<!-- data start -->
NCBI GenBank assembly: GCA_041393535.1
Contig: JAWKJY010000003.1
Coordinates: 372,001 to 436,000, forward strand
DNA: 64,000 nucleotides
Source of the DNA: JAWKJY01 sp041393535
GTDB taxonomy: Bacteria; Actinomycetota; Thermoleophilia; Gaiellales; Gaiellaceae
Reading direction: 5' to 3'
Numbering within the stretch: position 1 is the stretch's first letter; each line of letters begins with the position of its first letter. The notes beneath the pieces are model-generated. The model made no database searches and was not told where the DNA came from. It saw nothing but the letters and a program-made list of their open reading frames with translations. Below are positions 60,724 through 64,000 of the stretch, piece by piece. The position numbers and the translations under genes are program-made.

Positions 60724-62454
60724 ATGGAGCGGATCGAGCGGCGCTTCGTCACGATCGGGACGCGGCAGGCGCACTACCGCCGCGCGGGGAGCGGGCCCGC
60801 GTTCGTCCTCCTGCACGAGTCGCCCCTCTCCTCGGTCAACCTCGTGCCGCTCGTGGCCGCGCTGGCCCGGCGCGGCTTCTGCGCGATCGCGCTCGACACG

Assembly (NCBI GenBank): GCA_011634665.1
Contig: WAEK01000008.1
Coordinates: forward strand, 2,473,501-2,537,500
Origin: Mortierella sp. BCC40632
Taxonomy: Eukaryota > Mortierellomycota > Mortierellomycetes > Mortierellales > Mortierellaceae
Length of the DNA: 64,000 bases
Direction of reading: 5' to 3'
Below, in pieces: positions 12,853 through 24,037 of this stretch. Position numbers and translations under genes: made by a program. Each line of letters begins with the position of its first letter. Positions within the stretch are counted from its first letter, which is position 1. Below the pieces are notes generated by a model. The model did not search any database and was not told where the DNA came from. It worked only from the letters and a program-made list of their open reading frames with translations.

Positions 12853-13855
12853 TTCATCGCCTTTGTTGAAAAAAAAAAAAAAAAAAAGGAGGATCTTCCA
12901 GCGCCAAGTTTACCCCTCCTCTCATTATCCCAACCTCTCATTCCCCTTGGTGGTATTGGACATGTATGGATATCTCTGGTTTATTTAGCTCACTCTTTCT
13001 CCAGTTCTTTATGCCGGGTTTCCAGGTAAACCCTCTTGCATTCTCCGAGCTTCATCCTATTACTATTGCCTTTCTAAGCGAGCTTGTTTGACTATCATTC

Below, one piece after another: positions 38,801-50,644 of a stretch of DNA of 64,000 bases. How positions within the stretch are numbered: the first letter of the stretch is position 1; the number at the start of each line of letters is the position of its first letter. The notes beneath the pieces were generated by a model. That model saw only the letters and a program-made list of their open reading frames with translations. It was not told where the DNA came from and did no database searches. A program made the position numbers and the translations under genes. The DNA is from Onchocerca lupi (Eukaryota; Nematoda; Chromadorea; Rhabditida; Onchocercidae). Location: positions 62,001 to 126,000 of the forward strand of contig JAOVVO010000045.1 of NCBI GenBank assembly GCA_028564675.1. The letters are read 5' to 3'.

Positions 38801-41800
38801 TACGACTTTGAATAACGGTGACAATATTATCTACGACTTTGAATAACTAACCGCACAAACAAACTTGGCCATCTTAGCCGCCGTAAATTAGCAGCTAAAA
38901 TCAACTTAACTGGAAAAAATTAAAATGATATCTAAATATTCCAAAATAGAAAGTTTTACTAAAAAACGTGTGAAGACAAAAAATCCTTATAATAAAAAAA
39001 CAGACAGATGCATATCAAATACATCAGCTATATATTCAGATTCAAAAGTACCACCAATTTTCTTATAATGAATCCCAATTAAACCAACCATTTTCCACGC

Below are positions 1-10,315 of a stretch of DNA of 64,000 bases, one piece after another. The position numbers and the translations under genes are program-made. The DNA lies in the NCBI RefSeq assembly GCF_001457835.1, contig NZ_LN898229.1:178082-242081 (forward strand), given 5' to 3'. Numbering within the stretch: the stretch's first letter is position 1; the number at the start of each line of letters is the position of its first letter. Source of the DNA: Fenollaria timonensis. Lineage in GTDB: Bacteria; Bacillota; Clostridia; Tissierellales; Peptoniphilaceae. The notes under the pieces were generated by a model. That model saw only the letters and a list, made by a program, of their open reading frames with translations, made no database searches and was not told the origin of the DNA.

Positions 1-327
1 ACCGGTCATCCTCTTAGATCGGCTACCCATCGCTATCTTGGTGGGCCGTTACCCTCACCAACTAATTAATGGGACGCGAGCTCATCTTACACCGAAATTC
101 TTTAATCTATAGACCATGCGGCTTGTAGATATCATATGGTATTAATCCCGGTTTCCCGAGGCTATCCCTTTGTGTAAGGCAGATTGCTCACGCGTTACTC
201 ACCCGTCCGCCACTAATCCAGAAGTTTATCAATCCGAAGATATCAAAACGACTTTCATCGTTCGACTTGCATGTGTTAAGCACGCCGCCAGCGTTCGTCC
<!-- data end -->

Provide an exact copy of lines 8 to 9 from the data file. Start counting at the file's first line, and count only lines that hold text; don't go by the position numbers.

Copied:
Numbering within the stretch: position 1 is the stretch's first letter; each line of letters begins with the position of its first letter. The notes beneath the pieces are model-generated. The model made no database searches and was not told where the DNA came from. It saw nothing but the letters and a program-made list of their open reading frames with translations. Below are positions 60,724 through 64,000 of the stretch, piece by piece. The position numbers and the translations under genes are program-made.

Positions 60724-62454